I know what Noah felt like: After a massive four-inch rainfall, my basement was flooded. It wasn’t a flood of biblical proportions, but it was enough to make me want it to not happen again.
By Chad Reinholz, HindSite Software
So I went on a hunt for a basement waterproofing business. I left a voicemail for Company A. I talked to an obviously unhappy receptionist at Company B who scheduled a meeting with her boss. I talked to a happy receptionist at company C who also scheduled a meeting with her boss and then sent me a confirmation email with more information about their waterproofing process..
Company A never called me back. Company B’s salesperson show up an hour late and gave no reason why. Company C showed up on time. While he measured my basement, he handed me a tablet that had a short five-minute video that explained their proprietary basement waterproofing system. He gave me an estimate on the spot and then, two days later, I received a list of my neighbors who had used Company C’s services to waterproof their basement.
Despite being priced 10% higher, I was sold on Company C. They obviously had put a lot of thought into their sales process and I had a great first impression. If their workmanship was as good as their salesmanship, it was worth the 10% premium.
The lesson: if you want to improve your sales success rate, you need to consider your entire sales process, not just your pricing. Here are four tips to get you started:
1. Define Your Sales Process
The first thing to do is map your sales process. What happens during your typical sale? Write down all of the touchpoints your business has with a prospect and analyze how to make each one better.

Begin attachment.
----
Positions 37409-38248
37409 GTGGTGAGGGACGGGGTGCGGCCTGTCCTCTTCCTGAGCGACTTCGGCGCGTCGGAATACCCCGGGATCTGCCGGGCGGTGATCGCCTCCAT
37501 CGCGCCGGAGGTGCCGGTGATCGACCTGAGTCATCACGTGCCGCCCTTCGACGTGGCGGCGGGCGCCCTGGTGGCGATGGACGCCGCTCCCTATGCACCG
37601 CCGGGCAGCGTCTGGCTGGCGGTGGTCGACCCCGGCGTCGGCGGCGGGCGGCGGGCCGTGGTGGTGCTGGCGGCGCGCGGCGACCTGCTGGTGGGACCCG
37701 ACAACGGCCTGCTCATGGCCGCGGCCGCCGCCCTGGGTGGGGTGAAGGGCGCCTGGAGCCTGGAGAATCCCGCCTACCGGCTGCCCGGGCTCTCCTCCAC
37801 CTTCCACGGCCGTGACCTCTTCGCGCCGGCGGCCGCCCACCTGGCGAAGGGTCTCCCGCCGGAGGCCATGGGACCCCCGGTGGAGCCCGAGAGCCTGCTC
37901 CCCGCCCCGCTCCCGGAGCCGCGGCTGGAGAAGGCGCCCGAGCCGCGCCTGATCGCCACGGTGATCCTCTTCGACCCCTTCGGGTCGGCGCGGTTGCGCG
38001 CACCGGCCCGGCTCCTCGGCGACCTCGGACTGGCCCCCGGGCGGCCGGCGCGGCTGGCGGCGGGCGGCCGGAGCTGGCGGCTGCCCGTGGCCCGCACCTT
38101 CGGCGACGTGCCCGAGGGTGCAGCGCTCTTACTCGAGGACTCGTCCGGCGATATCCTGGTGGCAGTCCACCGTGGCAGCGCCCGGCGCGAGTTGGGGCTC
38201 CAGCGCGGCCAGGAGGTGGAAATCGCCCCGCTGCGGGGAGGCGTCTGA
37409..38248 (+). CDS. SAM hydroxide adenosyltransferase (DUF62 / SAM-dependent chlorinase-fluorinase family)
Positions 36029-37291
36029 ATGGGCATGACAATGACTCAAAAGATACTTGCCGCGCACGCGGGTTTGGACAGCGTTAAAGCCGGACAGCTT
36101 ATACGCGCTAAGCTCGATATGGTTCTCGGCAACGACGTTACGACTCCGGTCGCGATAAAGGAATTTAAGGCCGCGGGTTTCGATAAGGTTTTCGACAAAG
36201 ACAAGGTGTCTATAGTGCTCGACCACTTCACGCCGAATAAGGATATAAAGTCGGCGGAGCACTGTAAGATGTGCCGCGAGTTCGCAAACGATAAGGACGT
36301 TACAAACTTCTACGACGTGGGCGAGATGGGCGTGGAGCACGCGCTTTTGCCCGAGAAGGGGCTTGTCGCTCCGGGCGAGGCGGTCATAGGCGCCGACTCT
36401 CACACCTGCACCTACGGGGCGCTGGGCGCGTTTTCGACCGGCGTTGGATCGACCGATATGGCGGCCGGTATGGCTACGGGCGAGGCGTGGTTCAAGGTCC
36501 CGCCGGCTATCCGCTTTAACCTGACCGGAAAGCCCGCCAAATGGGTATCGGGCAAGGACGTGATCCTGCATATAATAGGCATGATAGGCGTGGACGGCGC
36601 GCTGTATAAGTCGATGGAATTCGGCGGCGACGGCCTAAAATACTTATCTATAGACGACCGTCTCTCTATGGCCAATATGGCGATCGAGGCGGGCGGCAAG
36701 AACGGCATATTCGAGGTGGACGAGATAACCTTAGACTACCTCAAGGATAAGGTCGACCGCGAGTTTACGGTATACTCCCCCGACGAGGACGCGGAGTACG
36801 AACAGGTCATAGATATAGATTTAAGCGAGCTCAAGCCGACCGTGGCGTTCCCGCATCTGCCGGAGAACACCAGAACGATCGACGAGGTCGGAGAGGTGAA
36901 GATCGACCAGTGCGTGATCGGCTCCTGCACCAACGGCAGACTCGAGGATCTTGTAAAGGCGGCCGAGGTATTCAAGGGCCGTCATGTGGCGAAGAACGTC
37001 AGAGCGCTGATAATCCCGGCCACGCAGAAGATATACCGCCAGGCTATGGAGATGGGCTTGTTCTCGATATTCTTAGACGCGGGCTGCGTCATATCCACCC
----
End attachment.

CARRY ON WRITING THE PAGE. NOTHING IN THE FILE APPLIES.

For example, a typical process may involve an initial call to your office, followed by scheduling an on-site visit, followed by sending an estimate, and ending with either a yes or a no answer. Look at each of those steps – how can you make every one different? How do you stand out from the competition at every step? Start by training your office manager on proper phone etiquette – a cranky first impression isn’t what you want. Also consider hiring an answering service so that no calls go to voicemail – it’s a nice personal touch. I can tell you from experience that most of my calls to contractors go to voicemail…and most of those voicemails are never returned.
Then, determine what you need to do in the field to create a winning bid. Is there anything you need to bring? What makes what you do unique? What’s your elevator pitch and why should people choose you? Do you have a professional shirt with your logo that shows your legitimacy? Is your truck branded? All of these seemingly minor things add up to a big competitive advantage.
Then, examine your estimate. What’s it look like? Does it reinforce your brand? Does it reinforce what makes you uniquely qualified to service your prospect? Is it easy for someone to agree to?
Finally, what’s your follow-up process? I’m always shocked when someone delivers an estimate for something and I never hear from them again. Create a process to follow up on every estimate until you get to a yes or a no.
2. Pay Attention to Information
At every step in the sales process, you’re exchanging information. On the initial call, you’ll want to gain a good understanding of what the prospect wants, so you can go to the initial meeting prepared. But you’ll also want to start introducing the prospect to your differentiators.